Juice packed with preservatives can last for months on a shelf, but how long does cold pressed juice last?
It's much healthier than the shelf-stable kind, but the trade-off is that it doesn’t last nearly as long even in the best conditions.
If you're planning on buying cold-pressed juice or making it at home there are a few things you’ll want to know about this growing trend.
What is cold pressed juice?
Cold pressing juice is when juicers chop fruits and vegetables and use a hydraulic press to squeeze the juice out. This process does not offer the same bacteria-killing properties as high heat pasteurization, which means the juice won’t stay drinkable as long. The trade-off is that the juice made in the cold press process retains more nutrients, making it healthier overall.
How long does the juice last?
Cold-pressed juices have a lot of benefits, but shelf-life is their one downfall.
There are a few ways you can extend the longevity of your cold-pressed juice, but most experts agree that these juices will only last three to five days.
It is disappointing that you can’t buy in bulk, but with a three to five-day spread, you can buy a few days’ supply, which isn’t too bad.
If you're making it at home, three to five days is plenty since you can make juice on demand.
How can I make it last longer?
Nothing you do will magically make fresh juice last as long as the stuff with preservatives in it, but there are a few things you can do to make it extend out to that five-day mark and maybe even a little beyond.
1. Use fresh produce
It makes sense that if your produce is already on its way to going bad when you use it, your juice will not last as long. It probably means that you will have to take multiple trips to the grocery store each week, but it also ensures you are making the freshest, healthiest, and safest juice possible.
2. Add lemon juice
Lemon juice will keep your juice from going bad in the same way it keeps an apple from browning. A little lemon juice will go a long way.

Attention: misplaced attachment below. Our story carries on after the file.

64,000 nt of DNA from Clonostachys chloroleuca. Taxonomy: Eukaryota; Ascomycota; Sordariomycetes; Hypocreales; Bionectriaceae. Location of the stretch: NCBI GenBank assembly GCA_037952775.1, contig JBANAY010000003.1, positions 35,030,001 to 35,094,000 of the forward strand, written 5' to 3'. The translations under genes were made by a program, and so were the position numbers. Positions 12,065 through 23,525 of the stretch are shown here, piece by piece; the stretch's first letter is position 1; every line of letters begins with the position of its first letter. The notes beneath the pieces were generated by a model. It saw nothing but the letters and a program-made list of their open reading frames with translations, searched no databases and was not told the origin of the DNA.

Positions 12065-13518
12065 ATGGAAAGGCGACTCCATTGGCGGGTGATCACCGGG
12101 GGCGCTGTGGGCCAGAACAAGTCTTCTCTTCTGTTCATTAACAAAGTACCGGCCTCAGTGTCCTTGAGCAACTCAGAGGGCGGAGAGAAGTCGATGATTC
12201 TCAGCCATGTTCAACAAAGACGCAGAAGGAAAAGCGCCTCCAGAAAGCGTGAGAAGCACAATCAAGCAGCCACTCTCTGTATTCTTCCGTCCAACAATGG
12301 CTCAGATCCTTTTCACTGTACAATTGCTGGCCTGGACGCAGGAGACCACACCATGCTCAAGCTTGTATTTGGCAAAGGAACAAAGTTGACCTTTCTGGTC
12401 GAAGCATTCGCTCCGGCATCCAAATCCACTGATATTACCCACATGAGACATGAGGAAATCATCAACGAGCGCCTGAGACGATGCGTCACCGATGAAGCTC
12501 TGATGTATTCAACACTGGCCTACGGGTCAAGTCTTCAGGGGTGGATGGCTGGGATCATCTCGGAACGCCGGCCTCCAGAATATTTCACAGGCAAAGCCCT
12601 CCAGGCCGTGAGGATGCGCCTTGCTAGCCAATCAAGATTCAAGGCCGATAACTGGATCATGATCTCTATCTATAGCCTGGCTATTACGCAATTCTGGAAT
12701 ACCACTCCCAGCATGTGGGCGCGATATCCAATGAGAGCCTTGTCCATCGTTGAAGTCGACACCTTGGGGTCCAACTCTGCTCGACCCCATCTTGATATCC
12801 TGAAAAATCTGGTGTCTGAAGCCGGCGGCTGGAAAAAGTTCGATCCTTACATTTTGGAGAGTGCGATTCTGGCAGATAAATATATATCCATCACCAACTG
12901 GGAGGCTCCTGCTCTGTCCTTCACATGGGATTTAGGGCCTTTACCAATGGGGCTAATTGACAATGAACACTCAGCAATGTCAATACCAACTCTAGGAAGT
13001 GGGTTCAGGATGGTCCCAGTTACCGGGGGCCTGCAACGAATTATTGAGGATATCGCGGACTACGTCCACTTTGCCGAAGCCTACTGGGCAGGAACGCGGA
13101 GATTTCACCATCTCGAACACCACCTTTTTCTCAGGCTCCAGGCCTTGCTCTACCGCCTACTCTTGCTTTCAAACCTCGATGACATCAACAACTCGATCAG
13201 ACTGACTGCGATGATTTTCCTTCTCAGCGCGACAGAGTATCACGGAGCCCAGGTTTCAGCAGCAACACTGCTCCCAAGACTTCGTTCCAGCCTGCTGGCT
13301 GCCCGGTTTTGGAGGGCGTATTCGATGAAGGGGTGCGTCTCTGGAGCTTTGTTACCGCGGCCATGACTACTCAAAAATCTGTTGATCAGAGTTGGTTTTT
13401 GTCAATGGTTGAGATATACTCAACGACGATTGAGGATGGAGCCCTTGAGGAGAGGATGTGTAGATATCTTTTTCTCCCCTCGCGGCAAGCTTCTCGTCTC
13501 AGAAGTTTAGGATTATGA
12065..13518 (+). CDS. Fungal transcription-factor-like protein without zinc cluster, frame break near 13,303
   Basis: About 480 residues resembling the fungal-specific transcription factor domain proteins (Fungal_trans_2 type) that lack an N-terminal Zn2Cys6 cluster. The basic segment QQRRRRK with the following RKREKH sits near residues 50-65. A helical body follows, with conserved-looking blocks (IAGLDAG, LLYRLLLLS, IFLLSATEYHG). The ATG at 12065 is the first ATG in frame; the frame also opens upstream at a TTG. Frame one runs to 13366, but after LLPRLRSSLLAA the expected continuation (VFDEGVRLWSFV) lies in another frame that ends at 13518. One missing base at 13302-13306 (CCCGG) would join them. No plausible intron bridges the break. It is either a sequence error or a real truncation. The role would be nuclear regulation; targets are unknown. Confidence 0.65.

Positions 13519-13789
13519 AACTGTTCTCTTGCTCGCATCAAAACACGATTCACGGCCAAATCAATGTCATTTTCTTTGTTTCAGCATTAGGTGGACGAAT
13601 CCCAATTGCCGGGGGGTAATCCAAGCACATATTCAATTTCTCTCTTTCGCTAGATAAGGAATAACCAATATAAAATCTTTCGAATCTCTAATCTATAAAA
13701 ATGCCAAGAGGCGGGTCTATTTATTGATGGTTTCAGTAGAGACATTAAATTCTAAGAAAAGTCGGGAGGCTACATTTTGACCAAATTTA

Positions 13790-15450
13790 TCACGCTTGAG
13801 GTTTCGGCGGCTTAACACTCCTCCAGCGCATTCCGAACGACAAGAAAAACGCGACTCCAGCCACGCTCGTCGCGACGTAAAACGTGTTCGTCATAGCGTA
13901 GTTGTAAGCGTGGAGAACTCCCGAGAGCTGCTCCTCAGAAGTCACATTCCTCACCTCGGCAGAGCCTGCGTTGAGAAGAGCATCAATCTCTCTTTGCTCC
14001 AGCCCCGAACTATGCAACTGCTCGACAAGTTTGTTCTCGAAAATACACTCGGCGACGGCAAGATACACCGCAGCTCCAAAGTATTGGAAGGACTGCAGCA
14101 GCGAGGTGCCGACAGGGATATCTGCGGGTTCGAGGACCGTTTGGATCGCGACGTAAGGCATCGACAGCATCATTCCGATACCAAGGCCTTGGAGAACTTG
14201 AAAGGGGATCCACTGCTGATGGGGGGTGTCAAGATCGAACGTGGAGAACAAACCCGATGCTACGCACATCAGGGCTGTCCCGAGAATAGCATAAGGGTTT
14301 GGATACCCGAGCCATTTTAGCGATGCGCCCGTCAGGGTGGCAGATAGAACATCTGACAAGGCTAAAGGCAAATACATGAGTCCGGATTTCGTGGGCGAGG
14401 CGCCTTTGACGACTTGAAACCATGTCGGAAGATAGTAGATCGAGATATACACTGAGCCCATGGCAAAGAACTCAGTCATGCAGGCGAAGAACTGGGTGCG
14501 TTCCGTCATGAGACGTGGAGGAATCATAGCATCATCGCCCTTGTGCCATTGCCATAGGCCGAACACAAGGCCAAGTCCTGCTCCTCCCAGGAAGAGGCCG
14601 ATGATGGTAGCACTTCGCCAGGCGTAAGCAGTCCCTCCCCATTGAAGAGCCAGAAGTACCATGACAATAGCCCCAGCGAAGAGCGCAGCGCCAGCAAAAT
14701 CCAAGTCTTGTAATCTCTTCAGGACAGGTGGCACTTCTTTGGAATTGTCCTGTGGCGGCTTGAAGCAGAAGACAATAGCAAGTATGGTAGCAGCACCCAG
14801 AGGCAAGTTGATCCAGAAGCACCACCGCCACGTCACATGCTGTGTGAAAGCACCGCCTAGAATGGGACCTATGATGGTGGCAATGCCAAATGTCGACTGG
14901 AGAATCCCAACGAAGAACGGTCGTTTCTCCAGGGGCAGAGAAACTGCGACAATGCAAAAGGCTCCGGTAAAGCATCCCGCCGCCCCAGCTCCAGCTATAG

Cold press experts suggest that you only use one whole lemon every five pounds of produce that you juice.
You can also mix more acidic juices with less acidic options to make the juice last longer. For example, combining a high acidity juice like pineapple to a low acidity one like carrot will make the juice last longer than pressing carrot juice by itself.
This handy chart has a list of most produce and their acidity levels.
3. Clean your machine regularly
It makes sense that a dirty machine would contaminate fresh juice.
Juicing is messy, and juicers are a pain to clean, so make sure that you get every corner. If you choose to use any bacterial killing agent, take extra caution to rinse thoroughly, so no residue makes it into your final product.
4. Keep the temperature cold
We all know that keeping food in a refrigerator helps it last longer, but the temperature at prep time will also help your juice last longer.
Keep all your produce, your machine, and your bottles as cold as possible. Some large-scale operations even prepare their juice in refrigerated kitchens to keep the process as cold as possible.
Since most of us don’t have refrigerated kitchens, your best bet is to keep everything else cool and juice your produce as fast as possible, so it doesn’t have time to warm up.
Why do store-bought pressed juices last longer?
There are three very different possible answers to this question.
1. They're not pressed juice. Many companies will use tricky wording to make you believe you are buying pressed juice when you're not.
2. They don't. If you're buying real pressed juice from a juicer, it will still only last three to five days.
3. Big, rich companies can send their bottles through a process called High-Pressure Processing, or HPP. HPP uses pressure to kill microbes in the bottle and can extend the life of some, though not all, juices for 30 to 60 days.
The juicy truth
Cold-pressed juice is rewarding, especially if you do it yourself. It's a delicious treat that you don’t have to feel guilty about because it's natural and full of nutrients.
The process can be complicated, and after all that hard work, your juice will still only last for a few days, but once you try it, you’ll probably find that it's totally worth it.
If you choose to skip the trouble and head to a store for your cold-pressed needs, remember that even the store-bought stuff will only stay good for so long.
On the day she reached true enlightenment, Koko was still wearing a toga from the previous night's beer-fueled debauchery. Late for her first class, her college roommate shook her from a deep sleep and offered her a glass of juice. Bolting it down was like pouring electricity into her body. Now a principal cellist for the Salt Lake City Symphony Orchestra, Koko runs marathons in her spare time.